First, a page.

Is It Safe to Perform CPR on a Pregnant Woman?

women taking CPR

Cardiac arrest is something that can strike at any time and sadly this includes during pregnancy. Pregnancy does put an extra strain on a woman’s body and this can sometimes, although rarely, trigger cardiac events.   Performing CPR on a pregnant woman can be challenging, but is very much possible. The primary goal of performing CPR on a pregnant woman is to stabilize the mother, as this normally results in the best case scenario for the child. Can Pregnancy Cause Cardiac Arrest? Because the circulatory system of the mother and baby are conjoined during pregnancy, there is an increased need..

How CPR Was Invented

CPR training using an AED and bag mask

CPR, or cardiopulmonary resuscitation, has become an intrinsic part of our culture. Even those people who are not trained in it are usually aware of it and the basics of its method. It has also been featured on numerous T.V programs and in a variety of films. Part of the reason that CPR has had such an impact is that is works. You are up to 40% more likely to survive sudden heart failure if a bystander promptly starts performing CPR on you. It might be surprising then that the American Heart Association didn’t formally endorse CPR until 1963. In..

Five Common CPR Mistakes

Common CPR Mistakes

Learning cardiopulmonary resuscitation is an excellent way to provide yourself with the skills needed to help in an emergency situation. 325,000 cases of sudden cardiac arrest (SCA) are reported each year and if a trained individual is able to start performing CPR on an SCA victim immediately, the victim’s chances of survival increase by more than 40%.   Additionally, four out of every five heart attacks in the U.S. happen at home, meaning the person you are most likely to perform CPR on is someone important to you. While CPR courses, like the one we offer here at Northwest Community..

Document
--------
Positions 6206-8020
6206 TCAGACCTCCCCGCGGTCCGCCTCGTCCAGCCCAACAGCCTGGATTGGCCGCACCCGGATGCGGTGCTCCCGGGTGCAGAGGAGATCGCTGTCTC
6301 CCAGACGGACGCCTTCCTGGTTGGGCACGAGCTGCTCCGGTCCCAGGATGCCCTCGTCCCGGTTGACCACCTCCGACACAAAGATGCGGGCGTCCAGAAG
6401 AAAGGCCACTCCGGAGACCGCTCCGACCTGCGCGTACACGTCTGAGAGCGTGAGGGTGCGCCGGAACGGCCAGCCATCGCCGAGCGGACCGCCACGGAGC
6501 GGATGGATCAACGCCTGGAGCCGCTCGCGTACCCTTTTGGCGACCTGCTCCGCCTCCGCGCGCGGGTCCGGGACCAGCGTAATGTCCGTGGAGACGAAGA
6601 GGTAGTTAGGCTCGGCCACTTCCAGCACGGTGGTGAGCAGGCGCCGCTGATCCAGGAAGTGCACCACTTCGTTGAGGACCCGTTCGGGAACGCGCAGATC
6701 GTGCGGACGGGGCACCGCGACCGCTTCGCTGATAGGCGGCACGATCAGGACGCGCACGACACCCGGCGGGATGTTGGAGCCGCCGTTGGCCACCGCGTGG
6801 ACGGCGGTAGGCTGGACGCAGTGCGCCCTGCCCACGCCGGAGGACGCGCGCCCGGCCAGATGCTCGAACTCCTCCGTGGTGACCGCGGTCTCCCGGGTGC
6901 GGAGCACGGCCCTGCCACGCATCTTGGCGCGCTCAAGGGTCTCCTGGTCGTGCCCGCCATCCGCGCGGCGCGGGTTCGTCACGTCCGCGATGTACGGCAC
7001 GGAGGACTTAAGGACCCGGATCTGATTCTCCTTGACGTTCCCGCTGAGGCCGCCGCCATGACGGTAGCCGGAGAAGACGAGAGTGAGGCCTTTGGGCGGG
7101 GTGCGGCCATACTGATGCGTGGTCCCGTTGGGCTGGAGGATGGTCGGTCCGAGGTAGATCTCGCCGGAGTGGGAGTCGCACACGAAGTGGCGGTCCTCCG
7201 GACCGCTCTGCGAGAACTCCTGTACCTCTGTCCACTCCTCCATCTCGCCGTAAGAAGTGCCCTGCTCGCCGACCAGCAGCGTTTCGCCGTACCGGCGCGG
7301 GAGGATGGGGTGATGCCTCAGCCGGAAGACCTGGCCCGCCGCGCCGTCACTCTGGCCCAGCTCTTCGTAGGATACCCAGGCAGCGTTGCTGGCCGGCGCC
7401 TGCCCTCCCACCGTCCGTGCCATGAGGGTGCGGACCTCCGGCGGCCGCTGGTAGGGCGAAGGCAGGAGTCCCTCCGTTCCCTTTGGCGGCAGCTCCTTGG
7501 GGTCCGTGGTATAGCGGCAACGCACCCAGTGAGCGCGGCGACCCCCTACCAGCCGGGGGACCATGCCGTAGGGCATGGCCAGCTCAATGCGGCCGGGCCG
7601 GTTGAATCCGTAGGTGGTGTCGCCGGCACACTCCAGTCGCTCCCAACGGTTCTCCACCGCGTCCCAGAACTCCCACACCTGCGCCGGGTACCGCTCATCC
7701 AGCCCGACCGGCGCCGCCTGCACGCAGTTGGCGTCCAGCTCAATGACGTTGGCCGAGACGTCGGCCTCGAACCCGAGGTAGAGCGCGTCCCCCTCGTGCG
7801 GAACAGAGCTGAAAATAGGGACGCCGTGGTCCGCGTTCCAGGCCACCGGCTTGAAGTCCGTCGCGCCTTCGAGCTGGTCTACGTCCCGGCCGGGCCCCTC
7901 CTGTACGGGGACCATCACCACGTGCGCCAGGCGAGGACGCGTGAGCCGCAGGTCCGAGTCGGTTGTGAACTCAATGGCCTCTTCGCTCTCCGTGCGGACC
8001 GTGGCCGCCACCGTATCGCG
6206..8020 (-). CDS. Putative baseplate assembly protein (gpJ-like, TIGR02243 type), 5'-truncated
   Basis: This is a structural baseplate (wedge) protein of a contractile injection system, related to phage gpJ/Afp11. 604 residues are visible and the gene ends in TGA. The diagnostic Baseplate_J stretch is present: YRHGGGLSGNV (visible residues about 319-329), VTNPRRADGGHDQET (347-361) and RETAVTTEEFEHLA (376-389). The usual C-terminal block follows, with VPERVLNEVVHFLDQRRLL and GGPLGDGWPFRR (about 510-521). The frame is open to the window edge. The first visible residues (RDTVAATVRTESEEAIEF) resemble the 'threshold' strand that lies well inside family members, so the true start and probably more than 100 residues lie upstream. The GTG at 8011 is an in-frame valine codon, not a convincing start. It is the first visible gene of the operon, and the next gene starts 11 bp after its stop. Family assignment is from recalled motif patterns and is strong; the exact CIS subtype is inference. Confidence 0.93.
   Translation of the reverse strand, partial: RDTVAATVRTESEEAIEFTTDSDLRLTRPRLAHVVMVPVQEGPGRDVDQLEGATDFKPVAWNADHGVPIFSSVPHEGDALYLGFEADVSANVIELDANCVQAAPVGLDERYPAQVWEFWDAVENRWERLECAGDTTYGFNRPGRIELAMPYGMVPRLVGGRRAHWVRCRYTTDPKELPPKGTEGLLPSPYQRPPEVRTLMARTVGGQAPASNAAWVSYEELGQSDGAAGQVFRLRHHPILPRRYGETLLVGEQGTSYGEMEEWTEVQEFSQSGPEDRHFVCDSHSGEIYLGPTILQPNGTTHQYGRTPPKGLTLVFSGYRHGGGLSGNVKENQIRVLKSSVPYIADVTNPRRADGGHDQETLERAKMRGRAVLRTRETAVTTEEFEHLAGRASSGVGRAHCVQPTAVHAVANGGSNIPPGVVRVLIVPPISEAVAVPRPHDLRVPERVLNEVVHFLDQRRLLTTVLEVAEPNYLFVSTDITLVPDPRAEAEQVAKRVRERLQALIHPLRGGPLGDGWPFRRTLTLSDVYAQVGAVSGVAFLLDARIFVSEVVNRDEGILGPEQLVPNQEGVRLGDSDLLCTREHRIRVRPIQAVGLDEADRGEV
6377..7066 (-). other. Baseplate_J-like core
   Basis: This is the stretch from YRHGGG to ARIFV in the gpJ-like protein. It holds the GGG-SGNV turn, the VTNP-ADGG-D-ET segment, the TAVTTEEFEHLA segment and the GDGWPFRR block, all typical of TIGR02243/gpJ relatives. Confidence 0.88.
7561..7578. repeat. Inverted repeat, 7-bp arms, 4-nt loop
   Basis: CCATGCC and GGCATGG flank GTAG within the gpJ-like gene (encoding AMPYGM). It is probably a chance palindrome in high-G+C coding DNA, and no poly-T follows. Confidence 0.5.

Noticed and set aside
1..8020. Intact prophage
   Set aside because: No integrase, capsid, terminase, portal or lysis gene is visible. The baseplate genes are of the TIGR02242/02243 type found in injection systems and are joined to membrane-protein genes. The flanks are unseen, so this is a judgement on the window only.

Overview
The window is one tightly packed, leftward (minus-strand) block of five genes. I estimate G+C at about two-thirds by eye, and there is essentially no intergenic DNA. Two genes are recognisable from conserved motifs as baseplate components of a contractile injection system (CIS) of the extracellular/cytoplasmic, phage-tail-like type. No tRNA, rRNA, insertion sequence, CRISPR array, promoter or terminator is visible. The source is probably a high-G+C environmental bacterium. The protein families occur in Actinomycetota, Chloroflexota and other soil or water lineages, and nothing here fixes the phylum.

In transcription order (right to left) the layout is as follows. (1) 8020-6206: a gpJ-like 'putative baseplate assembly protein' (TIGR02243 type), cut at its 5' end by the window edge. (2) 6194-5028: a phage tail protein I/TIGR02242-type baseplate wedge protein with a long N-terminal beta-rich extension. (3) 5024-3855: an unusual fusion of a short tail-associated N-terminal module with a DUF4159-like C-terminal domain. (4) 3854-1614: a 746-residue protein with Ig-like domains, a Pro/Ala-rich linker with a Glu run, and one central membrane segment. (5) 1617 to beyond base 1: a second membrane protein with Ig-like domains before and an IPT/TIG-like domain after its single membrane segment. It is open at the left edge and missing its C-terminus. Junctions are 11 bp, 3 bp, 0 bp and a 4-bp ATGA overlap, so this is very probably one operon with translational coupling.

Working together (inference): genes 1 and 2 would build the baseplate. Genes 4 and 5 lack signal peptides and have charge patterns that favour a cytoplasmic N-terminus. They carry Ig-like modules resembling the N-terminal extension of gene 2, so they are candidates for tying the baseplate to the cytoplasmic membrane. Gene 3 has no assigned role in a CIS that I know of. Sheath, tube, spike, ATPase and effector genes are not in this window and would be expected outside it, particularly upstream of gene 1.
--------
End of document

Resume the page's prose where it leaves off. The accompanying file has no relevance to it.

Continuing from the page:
Rescue Breathing vs. Chest Compressions

young girl in a dental office

Surveys have shown that touching lips with a stranger to perform rescue breathing, and the associated health risks of that action, is one of the main reasons a cardiopulmonary resuscitation (CPR) trained individual might refuse to provide CPR to a victim. Thankfully, rescue breathing is not always required, as multiple studies have shown that chest-compression-only-CPR can be just as effective as CPR with rescue breathing when it comes to cardiac arrest.So what is rescue breathing and when should it be used. What Is Rescue Breathing? Rescue breathing is a technique used to manually push oxygen in and out of a..

How Does CPR Work?

How Does CPR Work

With the rising prevalence of CPR courses, both voluntary and as part of mandatory work health and safety training, millions of people across the U.S. have been educated in how to perform cardiopulmonary resuscitation. Assistance by those trained in CPR can increase a victims chances of survival by more than 40%, especially in the case of those suffering from sudden cardiac arrest, the leading cause of death in U.S. adults. So, how does CPR actually work, and why can it have such a radical effect on a victim's chance of survival. Timely Intervention Nearly 900 Americans die every day because..

Why Take A CPR Course?

A Man Doing CPR Rescue

According to the American Heart Association, sudden cardiac arrest is the leading cause of death in adults, with more than 325,000 cases being reported each year. Having someone on hand with a working knowledge of Cardiopulmonary Resuscitation (CPR), can make a significant difference in an emergency situation.   If a trained individual is able to start performing CPR on a victim immediately, the victims chances of survival increase by more than 40%. On the other hand, for every minute treatment is delayed, the victim’s chances of survival are reduced by 10%. But the chance to save lives isn't the only..